Boston University’s Student Government is conducting an investigation into grade deflation and grading transparency at BU.
SG Director of Academic Affairs Aditya Jain has been leading the investigation and said student requests were the driving force behind his department’s decision to look into BU’s grading policy.
“It’s something that I, as a student at BU myself, have been involved with and have been hearing about for the two years that I’ve been here,” he said, “so I think that this is definitely a major issue at BU.”
SG Senate Chair Andrew Chiao said this undertaking marks the first time SG has investigated grade transparency. He said that listening to and finding solutions for student concerns is something SG has always tried to do.
“I think it’s important not just to listen to student concerns, but to respond to them and come back to them with answers,” Chiao said.
Because the issue of grades and grading processes is “tricky,” Jain said, he and his team have spent the majority of their time thus far in a research phase, which includes collecting grading data from BU and other colleges and speaking to students who say they’ve been affected by grade deflation.
“We’ve been trying to do a lot of research to make sure that we really understand the issue before we move forward,” Jain said.
Jain and his colleagues are reaching out to department heads at BU to learn their views on grade transparency as the next phase of the project, he said.
Although Jain does not have a concrete idea of what will come of the investigation, he said he has come up with potential solutions to the issue of grade transparency that he’d like to propose to the university. These include changing misconceptions about grade deflation and improving communication about grading between students and faculty, he said.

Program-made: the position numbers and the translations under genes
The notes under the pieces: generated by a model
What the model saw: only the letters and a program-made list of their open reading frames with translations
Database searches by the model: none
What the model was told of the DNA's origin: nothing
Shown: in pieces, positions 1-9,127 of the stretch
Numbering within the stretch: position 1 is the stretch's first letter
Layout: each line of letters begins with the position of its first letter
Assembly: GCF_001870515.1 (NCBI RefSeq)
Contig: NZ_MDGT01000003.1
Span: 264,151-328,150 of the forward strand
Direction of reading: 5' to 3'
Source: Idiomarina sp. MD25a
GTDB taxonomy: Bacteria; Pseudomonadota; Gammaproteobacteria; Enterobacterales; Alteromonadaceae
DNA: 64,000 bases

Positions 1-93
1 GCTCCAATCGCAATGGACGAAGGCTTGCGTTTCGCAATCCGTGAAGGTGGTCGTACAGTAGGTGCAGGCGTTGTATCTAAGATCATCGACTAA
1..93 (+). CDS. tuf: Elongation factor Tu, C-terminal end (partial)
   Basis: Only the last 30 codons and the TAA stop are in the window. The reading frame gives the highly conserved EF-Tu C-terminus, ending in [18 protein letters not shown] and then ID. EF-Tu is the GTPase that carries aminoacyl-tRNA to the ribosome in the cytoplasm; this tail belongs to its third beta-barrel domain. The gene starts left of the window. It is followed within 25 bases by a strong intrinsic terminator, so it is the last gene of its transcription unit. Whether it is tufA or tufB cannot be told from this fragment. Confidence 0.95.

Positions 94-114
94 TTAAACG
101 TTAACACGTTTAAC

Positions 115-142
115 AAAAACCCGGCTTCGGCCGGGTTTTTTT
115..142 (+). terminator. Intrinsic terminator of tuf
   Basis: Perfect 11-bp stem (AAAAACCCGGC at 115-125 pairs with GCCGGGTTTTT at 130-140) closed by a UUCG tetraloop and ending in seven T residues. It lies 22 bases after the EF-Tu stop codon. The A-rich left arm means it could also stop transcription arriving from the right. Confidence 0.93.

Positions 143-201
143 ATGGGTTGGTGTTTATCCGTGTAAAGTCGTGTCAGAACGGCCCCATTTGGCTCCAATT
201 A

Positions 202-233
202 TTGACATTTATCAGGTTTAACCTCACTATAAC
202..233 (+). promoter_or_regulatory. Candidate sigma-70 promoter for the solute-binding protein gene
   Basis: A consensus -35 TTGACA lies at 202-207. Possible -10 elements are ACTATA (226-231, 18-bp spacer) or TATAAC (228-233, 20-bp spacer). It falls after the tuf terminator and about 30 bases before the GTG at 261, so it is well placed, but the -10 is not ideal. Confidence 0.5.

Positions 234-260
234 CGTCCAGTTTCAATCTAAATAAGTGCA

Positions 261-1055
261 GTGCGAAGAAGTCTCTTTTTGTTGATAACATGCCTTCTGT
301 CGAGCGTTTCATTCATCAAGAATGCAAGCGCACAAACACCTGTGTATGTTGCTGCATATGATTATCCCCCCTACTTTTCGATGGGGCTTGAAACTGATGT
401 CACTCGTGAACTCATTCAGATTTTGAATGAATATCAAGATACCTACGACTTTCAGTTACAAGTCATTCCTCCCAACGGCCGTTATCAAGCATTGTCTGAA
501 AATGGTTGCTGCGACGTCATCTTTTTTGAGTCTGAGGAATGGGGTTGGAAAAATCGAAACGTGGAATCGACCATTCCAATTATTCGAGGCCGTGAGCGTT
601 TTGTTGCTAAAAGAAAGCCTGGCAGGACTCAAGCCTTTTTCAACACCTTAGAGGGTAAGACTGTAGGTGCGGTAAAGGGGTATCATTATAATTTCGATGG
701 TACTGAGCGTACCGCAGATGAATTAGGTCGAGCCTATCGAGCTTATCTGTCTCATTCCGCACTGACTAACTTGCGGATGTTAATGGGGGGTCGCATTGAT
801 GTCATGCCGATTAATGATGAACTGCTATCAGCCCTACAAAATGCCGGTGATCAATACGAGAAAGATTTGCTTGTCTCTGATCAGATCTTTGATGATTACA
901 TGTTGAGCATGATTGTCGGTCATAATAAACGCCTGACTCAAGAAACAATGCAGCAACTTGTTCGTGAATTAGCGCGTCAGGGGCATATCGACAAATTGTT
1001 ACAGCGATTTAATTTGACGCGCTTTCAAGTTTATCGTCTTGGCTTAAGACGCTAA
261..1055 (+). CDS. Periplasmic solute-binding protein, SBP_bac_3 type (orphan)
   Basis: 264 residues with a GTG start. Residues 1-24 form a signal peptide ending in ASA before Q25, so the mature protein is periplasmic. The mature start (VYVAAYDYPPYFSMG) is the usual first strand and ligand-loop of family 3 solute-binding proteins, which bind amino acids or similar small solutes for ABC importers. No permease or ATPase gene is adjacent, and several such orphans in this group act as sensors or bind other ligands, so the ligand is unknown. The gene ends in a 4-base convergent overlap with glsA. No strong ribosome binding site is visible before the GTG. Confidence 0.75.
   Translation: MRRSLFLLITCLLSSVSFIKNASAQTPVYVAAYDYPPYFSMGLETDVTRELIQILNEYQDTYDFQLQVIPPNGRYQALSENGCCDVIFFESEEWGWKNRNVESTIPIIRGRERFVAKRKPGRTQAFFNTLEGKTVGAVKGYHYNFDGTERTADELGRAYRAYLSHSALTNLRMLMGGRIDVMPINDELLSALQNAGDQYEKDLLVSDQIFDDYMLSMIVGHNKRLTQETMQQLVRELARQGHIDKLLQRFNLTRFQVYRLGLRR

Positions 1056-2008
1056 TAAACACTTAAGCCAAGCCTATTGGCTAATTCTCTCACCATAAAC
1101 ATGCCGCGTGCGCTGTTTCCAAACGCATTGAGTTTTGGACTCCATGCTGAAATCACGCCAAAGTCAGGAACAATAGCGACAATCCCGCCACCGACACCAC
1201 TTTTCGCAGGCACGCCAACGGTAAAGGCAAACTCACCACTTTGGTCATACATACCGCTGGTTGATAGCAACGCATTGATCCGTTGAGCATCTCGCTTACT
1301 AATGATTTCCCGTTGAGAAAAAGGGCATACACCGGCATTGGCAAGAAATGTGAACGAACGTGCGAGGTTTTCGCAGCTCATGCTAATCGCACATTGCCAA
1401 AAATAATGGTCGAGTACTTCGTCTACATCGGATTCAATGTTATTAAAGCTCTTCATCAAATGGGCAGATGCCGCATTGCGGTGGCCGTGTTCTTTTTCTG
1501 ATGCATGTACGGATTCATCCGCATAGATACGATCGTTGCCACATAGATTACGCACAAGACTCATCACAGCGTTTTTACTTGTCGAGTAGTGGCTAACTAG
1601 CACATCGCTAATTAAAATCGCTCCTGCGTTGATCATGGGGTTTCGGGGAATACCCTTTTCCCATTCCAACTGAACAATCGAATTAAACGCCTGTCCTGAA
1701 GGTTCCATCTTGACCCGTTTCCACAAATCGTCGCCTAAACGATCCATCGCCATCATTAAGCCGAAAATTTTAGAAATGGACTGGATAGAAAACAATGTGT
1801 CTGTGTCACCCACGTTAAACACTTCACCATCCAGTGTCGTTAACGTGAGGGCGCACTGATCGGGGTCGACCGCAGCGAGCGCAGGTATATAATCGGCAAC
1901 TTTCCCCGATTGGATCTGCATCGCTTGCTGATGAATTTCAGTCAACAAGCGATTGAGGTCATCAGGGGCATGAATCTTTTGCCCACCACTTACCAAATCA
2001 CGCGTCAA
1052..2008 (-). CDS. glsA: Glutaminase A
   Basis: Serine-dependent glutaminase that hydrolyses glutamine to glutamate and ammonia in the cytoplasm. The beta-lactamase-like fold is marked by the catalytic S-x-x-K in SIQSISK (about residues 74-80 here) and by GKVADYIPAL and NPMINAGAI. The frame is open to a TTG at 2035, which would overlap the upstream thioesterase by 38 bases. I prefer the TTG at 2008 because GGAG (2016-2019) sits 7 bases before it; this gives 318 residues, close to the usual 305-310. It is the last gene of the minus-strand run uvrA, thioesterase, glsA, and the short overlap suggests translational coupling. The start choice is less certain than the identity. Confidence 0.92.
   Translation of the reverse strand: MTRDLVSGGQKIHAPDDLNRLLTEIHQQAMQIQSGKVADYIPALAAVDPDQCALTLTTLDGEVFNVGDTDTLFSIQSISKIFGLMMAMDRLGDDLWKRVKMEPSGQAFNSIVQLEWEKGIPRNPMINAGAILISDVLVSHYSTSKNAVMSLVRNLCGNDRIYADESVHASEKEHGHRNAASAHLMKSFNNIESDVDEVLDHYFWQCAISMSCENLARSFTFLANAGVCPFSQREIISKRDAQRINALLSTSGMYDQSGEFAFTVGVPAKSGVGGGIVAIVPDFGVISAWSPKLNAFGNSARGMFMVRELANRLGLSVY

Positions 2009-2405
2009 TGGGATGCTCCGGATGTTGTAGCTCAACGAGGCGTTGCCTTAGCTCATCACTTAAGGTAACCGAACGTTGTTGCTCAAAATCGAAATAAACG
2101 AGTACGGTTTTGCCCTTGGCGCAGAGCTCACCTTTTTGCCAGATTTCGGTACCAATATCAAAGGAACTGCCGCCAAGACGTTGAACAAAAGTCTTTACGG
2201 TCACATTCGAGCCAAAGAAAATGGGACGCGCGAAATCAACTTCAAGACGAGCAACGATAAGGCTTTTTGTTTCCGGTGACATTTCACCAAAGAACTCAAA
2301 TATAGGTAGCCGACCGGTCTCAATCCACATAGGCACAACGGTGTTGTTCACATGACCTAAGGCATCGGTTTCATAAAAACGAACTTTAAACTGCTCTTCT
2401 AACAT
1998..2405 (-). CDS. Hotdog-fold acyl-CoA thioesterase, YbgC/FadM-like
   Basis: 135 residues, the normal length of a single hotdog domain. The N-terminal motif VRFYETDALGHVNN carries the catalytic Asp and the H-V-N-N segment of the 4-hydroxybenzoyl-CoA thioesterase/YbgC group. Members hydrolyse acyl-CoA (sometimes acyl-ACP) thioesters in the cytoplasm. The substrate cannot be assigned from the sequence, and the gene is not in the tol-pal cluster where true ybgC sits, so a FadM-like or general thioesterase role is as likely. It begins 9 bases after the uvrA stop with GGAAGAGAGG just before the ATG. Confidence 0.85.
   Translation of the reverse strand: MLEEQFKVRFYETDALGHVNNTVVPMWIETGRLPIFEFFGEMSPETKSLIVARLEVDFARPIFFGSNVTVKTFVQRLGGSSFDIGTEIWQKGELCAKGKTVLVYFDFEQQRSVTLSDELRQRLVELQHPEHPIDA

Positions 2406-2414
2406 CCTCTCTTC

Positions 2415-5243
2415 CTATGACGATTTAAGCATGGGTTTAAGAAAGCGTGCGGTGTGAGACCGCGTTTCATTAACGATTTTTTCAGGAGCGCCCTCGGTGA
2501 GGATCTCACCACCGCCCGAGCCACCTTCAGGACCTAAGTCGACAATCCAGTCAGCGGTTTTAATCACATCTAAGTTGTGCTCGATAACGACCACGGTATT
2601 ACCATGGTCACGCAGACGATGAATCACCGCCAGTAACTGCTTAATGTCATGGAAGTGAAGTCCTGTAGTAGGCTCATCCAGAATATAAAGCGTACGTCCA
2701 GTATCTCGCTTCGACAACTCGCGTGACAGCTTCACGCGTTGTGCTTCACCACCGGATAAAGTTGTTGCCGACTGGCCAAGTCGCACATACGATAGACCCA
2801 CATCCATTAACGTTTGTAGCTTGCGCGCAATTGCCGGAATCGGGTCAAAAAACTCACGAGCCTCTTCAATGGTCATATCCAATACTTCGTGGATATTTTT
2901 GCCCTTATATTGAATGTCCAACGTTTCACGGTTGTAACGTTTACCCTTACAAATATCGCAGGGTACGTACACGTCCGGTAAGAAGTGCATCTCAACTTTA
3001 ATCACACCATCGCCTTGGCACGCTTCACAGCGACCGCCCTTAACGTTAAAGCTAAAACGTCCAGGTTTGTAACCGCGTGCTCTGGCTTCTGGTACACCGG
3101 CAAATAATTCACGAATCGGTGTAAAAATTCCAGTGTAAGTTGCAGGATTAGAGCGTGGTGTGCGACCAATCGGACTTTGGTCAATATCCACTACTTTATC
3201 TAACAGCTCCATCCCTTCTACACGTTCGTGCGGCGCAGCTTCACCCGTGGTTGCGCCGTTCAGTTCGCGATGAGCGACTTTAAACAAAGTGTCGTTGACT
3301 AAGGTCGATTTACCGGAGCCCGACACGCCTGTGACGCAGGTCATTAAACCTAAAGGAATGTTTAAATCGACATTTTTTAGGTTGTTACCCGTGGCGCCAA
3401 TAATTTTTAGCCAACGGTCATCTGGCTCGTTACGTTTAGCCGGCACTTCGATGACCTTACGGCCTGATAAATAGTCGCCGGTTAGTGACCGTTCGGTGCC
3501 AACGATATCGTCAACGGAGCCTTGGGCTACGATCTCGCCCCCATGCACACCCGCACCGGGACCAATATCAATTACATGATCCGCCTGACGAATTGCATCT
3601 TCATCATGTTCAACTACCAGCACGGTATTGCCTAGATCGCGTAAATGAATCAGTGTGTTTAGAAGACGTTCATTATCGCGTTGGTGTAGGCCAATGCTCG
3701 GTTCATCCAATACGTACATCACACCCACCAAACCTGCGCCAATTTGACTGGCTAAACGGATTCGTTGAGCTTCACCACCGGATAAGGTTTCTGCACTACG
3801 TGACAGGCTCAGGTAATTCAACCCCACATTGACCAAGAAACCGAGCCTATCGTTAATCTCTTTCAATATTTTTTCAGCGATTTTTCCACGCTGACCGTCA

The last time BU addressed the issue of grade deflation was in 2006, Jain said, and he believes it is time to revisit the topic.
“I think there’s a lot of misconceptions about grading at BU,” Jain said. “… there’s really a lack of communication between the students and the administration. I think that, as the Student Government, this is something that we can really take a look at and be able to provide that bridge that hasn’t existed for almost 10 years now.”
Brad Fortunato, a senior in the College of Arts and Sciences, said he thinks he has “absolutely” experienced grade deflation over the course of his time at BU.
“From my experience, the intro classes are extremely difficult compared to other courses around the area,” Fortunato, a STEM (science, technology, engineering, mathematics) major, said. “They’re used as a weed-out class for students.”
‘Weed-out’ classes, Fortunato explained, are difficult courses that he thinks discourage students who might not be as interested in the subject early on. Fortunato’s friends at neighboring universities, he said, have had much easier experiences with introductory classes.
BU spokesperson Colin Riley wrote in an email that grade deflation is not an issue at BU.
“It is a longstanding myth about grade deflation at BU,” he wrote, “when in fact it is merely a consistent and serious approach to grading.”
CAS junior Gracie Simmons said she thinks grade deflation is more common in STEM courses — which she does not take and does not affect her — but she has heard many people complain about it
“I think it’s definitely talked about a lot,” Simmons said, “it’s common conversation.”
Jamie Weber, a junior in the School of Hospitality Administration, said that although she hasn’t experienced grade deflation personally, she has heard about other students having issues with it.
“I think if they’re looking into it, and they’re looking for a solution, then it would be helpful,” she said. “I hear it talked about a lot. People wrote papers on it in my classes. I feel like that’s definitely a problem that should be fixed.”